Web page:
Here's a great opening paragraph, from CNBC:
At a recent biomass conference in San Francisco, one institutional investor with capital exposure to carbon transactions lamented the “crowds of unemployed bankers” roaming around looking to create carbon “deals” and launch funds based on credits that have a tenuous value.
“Even the people trading carbon since it’s been around don’t know what they’re doing,” he said. “It’s a lot of risk to take in.”......Though private equity and hedge funds have already begun placing their bets in the carbon space, its unclear at this point whether the old investment models are best suited to play a market that could hit $2 trillion in a few years times.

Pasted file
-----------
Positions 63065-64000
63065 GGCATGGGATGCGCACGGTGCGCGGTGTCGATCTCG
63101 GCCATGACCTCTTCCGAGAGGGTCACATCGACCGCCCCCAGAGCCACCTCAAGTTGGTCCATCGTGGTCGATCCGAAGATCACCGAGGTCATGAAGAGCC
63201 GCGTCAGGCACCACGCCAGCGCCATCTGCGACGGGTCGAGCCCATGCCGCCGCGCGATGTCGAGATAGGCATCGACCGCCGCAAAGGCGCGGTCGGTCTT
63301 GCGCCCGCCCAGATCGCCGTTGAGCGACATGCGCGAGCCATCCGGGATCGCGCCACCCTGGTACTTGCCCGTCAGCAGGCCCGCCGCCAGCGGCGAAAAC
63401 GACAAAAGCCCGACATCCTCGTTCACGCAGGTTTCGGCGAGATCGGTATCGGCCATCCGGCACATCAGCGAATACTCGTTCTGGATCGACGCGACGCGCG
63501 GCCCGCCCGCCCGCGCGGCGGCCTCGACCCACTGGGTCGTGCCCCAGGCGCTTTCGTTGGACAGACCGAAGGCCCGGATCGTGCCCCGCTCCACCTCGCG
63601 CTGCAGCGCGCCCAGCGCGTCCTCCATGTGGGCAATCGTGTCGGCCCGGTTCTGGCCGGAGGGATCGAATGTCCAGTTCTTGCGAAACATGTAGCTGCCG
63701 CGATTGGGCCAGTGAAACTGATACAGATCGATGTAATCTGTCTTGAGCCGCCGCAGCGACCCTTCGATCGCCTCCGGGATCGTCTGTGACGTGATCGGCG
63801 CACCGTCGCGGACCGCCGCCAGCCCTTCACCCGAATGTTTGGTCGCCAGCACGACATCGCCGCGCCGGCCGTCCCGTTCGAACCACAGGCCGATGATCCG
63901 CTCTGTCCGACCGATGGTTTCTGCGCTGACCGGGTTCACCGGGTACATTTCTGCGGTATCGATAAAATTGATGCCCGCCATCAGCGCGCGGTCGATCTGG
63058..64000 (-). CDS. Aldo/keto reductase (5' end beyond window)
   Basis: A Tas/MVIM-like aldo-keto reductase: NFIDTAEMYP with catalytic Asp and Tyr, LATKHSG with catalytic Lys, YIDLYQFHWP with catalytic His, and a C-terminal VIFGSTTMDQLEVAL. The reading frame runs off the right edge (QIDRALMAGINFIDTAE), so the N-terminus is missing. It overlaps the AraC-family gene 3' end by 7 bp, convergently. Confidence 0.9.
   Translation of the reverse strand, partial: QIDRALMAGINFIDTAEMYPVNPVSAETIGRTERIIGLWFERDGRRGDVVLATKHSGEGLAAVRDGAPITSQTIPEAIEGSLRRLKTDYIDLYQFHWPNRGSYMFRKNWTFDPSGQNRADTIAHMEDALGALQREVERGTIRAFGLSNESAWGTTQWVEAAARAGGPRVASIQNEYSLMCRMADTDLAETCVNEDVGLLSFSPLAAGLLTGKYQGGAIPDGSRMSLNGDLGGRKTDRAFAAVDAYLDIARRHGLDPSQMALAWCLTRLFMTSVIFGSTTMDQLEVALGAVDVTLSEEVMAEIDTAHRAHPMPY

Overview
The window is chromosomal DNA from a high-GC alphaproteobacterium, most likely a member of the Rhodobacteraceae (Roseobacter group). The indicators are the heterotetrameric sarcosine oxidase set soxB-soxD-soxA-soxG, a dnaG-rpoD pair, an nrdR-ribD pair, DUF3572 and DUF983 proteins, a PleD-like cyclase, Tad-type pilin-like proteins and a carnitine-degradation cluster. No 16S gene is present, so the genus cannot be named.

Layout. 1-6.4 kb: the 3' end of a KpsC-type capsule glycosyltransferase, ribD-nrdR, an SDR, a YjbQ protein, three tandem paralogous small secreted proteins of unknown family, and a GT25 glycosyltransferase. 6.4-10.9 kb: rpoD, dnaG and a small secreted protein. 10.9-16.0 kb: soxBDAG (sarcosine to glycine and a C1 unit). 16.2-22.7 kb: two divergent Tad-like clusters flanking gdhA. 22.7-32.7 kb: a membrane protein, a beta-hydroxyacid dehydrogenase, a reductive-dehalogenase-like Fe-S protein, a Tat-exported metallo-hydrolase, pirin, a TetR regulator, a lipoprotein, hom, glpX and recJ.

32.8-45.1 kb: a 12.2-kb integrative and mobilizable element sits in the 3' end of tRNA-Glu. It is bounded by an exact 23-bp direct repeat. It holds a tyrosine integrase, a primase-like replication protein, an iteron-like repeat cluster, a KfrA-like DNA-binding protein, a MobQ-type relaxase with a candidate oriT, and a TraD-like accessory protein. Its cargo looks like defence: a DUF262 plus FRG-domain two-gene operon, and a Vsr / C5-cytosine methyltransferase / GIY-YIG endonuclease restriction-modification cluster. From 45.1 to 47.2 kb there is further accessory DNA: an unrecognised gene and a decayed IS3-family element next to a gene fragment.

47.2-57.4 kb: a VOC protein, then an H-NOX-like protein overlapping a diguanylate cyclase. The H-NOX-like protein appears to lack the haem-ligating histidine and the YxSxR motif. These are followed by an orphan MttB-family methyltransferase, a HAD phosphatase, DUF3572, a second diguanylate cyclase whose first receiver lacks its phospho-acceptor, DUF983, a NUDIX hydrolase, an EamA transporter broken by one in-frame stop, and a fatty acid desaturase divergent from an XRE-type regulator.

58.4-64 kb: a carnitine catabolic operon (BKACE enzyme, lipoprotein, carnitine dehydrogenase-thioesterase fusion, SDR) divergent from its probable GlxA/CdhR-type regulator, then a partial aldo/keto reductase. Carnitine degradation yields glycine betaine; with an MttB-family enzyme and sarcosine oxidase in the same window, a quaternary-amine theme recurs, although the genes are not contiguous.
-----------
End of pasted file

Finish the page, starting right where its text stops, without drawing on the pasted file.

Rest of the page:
At this point. private funds are “emerging as the method of choice” for access, says Scott Furman, head of the environmental law group at the New York-based firm of Tannenbaum Helpern Syracuse and Hirschtritt, because it "enables the investor to share risk, diversify and rely on professional management,” he says.
The ideal carbon fund structure, however, may borrow some aspects from both private equity and hedge funds, creating a hybrid that could require some rethinking of asset allocation models that typically divide alternatives managers into private equity, real estate or hedge fund portfolios....MORE